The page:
Christine Stuart photo
More than 50 peace activists braved the freezing rain at the West Hartford Veterans Memorial Monday to mark the death of the 3,000th U.S. soldier.“It’s a sad thing to have to do on New Years day,” Kathy Hucks, a member of West Hartford Citizens for Peace and Justice said. But, “perhaps it is the only way to begin 2007, by refusing to forget and reminding those who would like to forget,” she said.Flo Woodiel, another member of West Hartford Citizens for Peace and Justice, said when it comes to the war in Iraq, “it’s time to hold our legislator’s feet to the fire.”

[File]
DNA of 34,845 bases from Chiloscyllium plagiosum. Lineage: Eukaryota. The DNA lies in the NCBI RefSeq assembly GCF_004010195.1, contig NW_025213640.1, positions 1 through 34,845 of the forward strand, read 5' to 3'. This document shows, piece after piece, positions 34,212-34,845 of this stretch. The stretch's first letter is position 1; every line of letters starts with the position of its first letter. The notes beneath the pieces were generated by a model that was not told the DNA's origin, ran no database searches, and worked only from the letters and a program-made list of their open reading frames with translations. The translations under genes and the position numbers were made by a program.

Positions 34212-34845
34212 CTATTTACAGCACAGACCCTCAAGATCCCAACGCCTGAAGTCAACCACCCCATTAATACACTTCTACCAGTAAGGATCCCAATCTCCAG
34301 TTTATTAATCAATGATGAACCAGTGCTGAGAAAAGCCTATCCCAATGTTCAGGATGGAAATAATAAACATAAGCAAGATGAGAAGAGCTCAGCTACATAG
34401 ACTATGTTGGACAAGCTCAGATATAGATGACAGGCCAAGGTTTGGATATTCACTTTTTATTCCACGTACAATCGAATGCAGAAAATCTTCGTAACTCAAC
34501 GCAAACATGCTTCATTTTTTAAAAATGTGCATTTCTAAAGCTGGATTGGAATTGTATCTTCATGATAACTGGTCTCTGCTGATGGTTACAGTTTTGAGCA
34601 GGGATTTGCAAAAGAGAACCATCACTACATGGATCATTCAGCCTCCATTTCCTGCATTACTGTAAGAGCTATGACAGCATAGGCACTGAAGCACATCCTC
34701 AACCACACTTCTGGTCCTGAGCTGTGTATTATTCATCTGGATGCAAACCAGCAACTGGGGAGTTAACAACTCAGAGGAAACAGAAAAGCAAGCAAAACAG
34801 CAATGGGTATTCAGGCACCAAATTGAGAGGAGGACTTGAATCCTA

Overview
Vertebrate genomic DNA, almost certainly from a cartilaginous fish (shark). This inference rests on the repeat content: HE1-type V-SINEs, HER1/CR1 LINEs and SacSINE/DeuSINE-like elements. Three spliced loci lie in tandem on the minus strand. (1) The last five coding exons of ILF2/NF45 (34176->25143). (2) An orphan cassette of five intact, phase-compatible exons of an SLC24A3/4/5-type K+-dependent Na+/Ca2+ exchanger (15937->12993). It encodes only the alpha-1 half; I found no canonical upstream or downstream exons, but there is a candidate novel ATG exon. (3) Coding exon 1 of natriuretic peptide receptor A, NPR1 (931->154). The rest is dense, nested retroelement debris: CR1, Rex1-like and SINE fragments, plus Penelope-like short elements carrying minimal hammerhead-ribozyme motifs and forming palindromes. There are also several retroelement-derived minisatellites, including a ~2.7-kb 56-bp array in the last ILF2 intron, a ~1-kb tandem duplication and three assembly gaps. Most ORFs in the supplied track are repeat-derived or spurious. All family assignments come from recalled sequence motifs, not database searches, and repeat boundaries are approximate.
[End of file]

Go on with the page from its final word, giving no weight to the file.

Many voters viewed the 2006 mid-term election as a referendum on support for the war in Iraq. As a result of Republican President George W. Bush’s Iraq policy Democrats were able to regain control of Congress. “This is what the election was about. We want an end to the war,” Woodiel said. She said she believes more than 60 percent of the American public want the troops to come home and the war to end.According to the Web site, www.icasualties.org December has been the deadliest month for US forces in the past two years, with 113 fatalities. According to www.iraqibodyount.org, more than 52,000 Iraqi civilians have died in the almost four-year-old war.A banner with the names of Connecticut’s 23 military casualties was strung alongside a random sampling of Iraqi civilians. “It’s important for us not to forget,” Hucks said. Hucks referenced the Web site: www.iraqbodycount.org that aims to identify Iraqi fatalities by name and give each the weight it deserves.